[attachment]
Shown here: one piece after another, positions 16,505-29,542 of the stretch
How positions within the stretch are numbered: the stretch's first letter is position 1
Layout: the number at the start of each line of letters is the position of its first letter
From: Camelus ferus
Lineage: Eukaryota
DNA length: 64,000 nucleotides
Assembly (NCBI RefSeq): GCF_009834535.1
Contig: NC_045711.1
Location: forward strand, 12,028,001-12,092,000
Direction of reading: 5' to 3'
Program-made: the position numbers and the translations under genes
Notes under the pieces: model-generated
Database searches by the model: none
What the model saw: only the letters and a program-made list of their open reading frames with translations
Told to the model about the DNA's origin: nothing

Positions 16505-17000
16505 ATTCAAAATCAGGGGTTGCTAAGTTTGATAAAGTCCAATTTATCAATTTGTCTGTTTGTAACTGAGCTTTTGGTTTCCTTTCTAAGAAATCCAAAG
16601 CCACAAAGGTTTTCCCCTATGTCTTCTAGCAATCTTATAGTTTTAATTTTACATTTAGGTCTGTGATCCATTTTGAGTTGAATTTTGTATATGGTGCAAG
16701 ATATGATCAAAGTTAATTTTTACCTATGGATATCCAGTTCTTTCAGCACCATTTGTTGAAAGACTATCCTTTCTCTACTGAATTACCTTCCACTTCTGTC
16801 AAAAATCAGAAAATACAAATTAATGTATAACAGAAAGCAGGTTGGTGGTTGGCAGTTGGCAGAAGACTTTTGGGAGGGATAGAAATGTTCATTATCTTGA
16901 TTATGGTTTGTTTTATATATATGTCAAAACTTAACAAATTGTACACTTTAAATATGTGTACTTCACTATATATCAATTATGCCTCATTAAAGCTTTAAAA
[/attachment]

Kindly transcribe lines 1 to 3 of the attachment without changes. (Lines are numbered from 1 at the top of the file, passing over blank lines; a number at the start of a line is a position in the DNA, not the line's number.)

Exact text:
Shown here: one piece after another, positions 16,505-29,542 of the stretch
How positions within the stretch are numbered: the stretch's first letter is position 1
Layout: the number at the start of each line of letters is the position of its first letter